I saved two rose buds to paint when I pruned my roses last week (in case winter ever comes to the San Francisco Bay Area—it’s been ridiculously hot and sunny). By the time I could get back in the studio, one bud had opened and my order of M. Graham and Schmincke gouache arrived. Although I planned to test the new gouache by making color charts first, I knew the roses wouldn’t hold up much longer. Also included in my art supply order was a new Rotring Art Pen.
I tried out the gouache and pen in the sketch above. I also wrote a quickie review of the Rotring Art Pen and offer some technical information about gouache by experts on the subject. If you’d like to know more about gouache or the pen, please click the “Continue reading” link below.
Gouache Tips and Techniques
What a difference! Roz (of Roz Wound Up) recommended I switch to M. Graham and Schmincke gouache from Winsor & Newton and she was so right! The new paints are creamy and rich and brilliant and work well thick or thin, painted transparently or opaquely. None of the chalkiness I was getting from W&N—or at least not until I’d severely overworked an area!.
I still need a lot of practice to get the knack of using gouache well, but what fun it is! It gives you the flexibility and opacity of oil paints and the transparency, flow and easy clean up of watercolor. I’m looking forward to making color mixing charts and doing more experimentation to understand them better. One thing I’ve learned is that like watercolor, gouache dries lighter than it does when it’s wet, which can make color matching difficult.
AlthoughI don’t always follow the “rules,” I like to start off by at least knowing how something is meant to be used, basic techniques, etc. so I did a little research and found the following sites where more information about gouache techniques can be found:
Roz’s info about choosing a gouache palette
Interesting historical, technical and usage info on Handprint.com
History and technical info on Wikipedia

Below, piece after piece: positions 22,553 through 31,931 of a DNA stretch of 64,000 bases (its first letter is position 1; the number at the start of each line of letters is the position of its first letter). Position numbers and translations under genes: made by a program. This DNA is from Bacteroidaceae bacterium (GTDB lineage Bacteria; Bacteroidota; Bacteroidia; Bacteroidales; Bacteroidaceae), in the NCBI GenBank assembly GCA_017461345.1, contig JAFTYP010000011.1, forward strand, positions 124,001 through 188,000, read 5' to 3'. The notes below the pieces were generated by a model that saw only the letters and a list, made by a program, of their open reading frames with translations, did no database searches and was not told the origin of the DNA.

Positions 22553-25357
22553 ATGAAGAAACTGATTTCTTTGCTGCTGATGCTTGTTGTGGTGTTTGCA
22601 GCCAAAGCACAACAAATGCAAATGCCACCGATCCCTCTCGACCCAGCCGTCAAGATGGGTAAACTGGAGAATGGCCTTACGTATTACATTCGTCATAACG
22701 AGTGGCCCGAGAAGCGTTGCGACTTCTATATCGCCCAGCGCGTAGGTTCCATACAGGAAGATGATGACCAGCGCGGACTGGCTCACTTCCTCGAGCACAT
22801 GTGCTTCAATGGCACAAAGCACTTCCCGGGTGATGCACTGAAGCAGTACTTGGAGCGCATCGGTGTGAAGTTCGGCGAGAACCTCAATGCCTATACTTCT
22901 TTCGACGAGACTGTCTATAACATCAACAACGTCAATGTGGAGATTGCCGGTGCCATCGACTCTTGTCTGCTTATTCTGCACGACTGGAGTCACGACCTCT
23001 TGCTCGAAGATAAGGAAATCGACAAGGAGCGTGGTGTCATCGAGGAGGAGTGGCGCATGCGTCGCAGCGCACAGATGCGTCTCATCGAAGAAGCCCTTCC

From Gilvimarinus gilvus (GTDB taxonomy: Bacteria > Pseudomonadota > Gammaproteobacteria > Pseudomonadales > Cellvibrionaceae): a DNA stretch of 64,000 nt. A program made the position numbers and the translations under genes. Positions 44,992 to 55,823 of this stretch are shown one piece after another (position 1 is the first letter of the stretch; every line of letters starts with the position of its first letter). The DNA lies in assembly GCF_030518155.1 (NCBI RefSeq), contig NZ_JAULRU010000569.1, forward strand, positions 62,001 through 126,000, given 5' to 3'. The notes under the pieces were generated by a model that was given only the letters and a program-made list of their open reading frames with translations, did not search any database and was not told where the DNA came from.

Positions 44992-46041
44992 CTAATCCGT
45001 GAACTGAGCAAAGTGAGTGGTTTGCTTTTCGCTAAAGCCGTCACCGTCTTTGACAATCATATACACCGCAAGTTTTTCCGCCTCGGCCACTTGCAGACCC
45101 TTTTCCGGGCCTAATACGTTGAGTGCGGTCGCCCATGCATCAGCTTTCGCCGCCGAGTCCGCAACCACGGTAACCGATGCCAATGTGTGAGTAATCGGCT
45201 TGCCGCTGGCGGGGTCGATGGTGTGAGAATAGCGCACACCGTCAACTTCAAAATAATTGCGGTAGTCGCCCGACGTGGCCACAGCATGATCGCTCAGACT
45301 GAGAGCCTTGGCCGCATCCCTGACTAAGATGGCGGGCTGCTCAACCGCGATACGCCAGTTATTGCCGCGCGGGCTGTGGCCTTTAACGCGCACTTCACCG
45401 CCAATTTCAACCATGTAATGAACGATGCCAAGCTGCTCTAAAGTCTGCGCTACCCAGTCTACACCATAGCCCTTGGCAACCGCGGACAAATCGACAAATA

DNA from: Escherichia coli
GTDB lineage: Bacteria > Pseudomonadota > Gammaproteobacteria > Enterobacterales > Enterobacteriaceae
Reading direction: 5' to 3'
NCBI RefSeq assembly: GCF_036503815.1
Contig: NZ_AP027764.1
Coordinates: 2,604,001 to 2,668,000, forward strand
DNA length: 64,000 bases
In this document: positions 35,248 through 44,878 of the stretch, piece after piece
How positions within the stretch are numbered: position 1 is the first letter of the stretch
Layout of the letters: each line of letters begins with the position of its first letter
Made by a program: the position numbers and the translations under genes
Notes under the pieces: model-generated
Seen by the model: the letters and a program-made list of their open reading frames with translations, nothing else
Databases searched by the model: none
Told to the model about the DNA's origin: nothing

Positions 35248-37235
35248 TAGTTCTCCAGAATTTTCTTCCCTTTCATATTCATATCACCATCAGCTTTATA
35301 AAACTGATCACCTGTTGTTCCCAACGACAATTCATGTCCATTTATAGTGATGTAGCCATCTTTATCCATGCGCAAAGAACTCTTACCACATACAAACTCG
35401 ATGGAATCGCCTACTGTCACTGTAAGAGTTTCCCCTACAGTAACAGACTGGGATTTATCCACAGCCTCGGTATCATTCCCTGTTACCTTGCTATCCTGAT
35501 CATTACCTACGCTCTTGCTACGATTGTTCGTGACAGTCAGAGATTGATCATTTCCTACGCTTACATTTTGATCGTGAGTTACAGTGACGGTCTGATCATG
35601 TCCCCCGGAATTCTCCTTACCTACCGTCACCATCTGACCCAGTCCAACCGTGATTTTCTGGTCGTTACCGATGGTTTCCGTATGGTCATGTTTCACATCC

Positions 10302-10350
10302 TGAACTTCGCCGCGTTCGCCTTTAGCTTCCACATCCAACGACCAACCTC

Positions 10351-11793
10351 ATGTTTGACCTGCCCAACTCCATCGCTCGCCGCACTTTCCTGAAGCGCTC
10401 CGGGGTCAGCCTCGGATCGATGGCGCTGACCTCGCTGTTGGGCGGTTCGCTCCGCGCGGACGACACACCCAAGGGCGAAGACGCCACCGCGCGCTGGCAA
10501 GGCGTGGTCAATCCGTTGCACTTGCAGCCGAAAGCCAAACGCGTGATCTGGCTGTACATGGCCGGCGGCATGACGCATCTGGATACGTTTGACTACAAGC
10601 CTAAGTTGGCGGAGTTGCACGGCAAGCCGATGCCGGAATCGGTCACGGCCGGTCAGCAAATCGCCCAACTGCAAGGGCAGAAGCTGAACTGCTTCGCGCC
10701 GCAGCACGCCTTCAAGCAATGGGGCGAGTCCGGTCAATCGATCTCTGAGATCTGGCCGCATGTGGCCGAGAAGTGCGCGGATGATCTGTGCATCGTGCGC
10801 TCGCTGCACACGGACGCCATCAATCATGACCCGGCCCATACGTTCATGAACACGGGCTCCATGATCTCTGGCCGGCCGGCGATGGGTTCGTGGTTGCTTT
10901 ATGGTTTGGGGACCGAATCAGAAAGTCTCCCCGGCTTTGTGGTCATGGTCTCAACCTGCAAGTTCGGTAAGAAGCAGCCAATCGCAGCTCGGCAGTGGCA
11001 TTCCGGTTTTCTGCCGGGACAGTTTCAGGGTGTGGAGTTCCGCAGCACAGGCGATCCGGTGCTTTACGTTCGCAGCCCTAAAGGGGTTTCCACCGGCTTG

Demonstration of gouache technique on Kathy Robbins’ “The Color Journey”
Gouache painting techniques–a simple list
Rotring Art Pen review
I was also experiementing with a new Rotring Art Pen. I substituted Noodlers Black Ink for the cartridges that came with the pen. This required a little converter that is snapped into the pen. I enjoyed drawing with the pen as the nib is flexible and makes a ,slightly varied line. But even though the Noodlers Ink is supposed to be water proof, I found that it still bleeds just enough to sully colors, especially the light pink wash I put down first, turning it slightly brownish, which was annoying.
The fountain pen converter arrived with no instructions and I couldn’t get it to work. You twist one end and it creates a vacuum and sucks the ink up into the barrel. But I discovered that when you twist it all the way it releases the vacuum and all the ink pours back out. Then I couldn’t get the converter to connect inside the pen. I Googled “rotring art pen converter how to” and found someone who had the same problem and learned you have to push it really hard into the pen body until it snaps which requires a pretty forceful push.
Two other things that bugged me a bit about the Rotring, is that the area you hold is ridged, which is not very comfortable, and the pen cap doesn’t fit on the end of the pen. My cat thought it was fun to play “Gravity” with the cap, knocking it off the table and then chasing it around on he floor. It’s a nice pen, but I’m not sure it can replace my favorite, the Micron Pigma .01.
14 replies on “Experimenting with Gouache & Rotring Art Pen”
Lovely as always – with fantastic reflections on your vase. The next time we are together, I WILL make you show me how you do it so beautifully….
I’ve been playing with my new Schmincke Horadams too after Roz’s recommendation and the colours are wonderfully jewel-like. I enjoyed my W&Ns (and will probably continue to do so) but these have a vibrancy that the Winsors do not. Thank you for the link to the document on gouache techniques; I have been looking this past week for this kind of information.
Oh, thank you for posting so much info on gouache (which I’ve never used!) I shall do some serious reading later, when time allows.
Your roses have a “solid” loook without the heaviness of oil.